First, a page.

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Radio Frequency Circuit Design, 2nd Edition by W. Alan Davis

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CHAPTER SEVEN

Noise in RF Amplifiers

7.1 SOURCES OF NOISE

The dynamic range of a communication transmitter or receiver circuit is usually limited at the high-power point by nonlinearities and at the low-power point by noise. Noise is the random fluctuation of electrical power that interferes with the desired signal. There can be interference with the desired signal by other unwanted deterministic signals, but at this point only the interference caused by random fluctuations will be considered. There are a variety of physical mechanisms that account for noise, but probably the most common source is thermal (also referred to as Johnson noise or Nyquist noise). This can be illustrated by simply examining the voltage across an open-circuited resistor (Fig. 7.1). The resulting voltage is not zero! The average voltage is zero but not the instantaneous voltage. At any temperature above absolute 0 K the Brownian motion of the electrons will produce random instantaneous currents. These currents will produce random instantaneous voltages, and this leads to noise power.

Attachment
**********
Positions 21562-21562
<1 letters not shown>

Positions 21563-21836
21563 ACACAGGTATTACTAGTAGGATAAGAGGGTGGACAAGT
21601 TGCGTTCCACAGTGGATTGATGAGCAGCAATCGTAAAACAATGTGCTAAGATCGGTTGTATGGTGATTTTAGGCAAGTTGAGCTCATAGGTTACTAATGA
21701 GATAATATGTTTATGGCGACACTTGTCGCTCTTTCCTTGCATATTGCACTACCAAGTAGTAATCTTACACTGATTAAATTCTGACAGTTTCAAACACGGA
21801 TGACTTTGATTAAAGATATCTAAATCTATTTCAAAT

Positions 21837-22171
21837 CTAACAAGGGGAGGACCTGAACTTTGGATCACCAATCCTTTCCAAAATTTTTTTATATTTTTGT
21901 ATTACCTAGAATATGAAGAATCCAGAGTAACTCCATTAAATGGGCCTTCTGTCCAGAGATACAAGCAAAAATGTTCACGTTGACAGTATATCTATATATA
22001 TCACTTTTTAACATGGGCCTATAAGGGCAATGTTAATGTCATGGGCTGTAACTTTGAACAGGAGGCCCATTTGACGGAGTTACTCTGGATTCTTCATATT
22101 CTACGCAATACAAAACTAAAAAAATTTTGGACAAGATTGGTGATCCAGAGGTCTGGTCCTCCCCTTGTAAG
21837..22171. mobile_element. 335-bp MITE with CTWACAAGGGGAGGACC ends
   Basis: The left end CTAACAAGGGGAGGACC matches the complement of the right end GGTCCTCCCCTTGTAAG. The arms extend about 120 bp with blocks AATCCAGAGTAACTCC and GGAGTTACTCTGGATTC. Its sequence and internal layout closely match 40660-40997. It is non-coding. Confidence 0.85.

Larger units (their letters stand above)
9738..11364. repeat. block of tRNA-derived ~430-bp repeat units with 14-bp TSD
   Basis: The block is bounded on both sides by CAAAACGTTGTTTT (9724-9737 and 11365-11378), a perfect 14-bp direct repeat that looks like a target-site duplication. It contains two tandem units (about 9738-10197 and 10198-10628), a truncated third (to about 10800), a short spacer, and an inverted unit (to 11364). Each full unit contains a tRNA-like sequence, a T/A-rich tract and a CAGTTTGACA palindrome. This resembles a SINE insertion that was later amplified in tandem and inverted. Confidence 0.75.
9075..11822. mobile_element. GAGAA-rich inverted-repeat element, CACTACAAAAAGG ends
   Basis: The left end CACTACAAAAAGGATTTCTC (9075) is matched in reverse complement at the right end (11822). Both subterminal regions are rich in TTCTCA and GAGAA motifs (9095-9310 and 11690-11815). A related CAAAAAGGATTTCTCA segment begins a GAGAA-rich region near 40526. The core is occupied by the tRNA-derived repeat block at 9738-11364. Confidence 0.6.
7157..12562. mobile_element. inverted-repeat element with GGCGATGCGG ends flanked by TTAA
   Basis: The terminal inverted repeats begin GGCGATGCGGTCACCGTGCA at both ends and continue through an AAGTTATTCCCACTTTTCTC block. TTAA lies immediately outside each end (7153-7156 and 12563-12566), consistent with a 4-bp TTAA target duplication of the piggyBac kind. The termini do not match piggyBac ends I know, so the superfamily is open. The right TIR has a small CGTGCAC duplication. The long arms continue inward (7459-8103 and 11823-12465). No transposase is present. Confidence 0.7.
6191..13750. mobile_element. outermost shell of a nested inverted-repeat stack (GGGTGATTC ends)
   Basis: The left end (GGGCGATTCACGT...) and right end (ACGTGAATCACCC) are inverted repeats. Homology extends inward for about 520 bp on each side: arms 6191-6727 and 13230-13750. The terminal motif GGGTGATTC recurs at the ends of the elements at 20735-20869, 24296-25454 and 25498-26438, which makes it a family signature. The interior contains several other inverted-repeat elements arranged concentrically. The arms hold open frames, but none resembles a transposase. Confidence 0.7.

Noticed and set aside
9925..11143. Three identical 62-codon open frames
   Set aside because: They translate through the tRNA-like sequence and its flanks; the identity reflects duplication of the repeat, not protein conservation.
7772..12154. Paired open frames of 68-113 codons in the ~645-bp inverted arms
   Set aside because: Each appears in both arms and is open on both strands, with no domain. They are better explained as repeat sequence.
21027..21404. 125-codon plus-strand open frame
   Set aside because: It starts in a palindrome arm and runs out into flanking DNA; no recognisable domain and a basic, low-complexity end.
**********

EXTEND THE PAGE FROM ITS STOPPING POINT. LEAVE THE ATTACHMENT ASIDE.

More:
FIGURE 7.1 Voltage across open-circuit resistor.

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Noise arising in electron tubes, semiconductor diodes, bipolar transistors, or field-effect transistors come from a variety of mechanisms. For example, for tubes, these include random times of emission of electrons from a cathode (called shot noise), random electron ...

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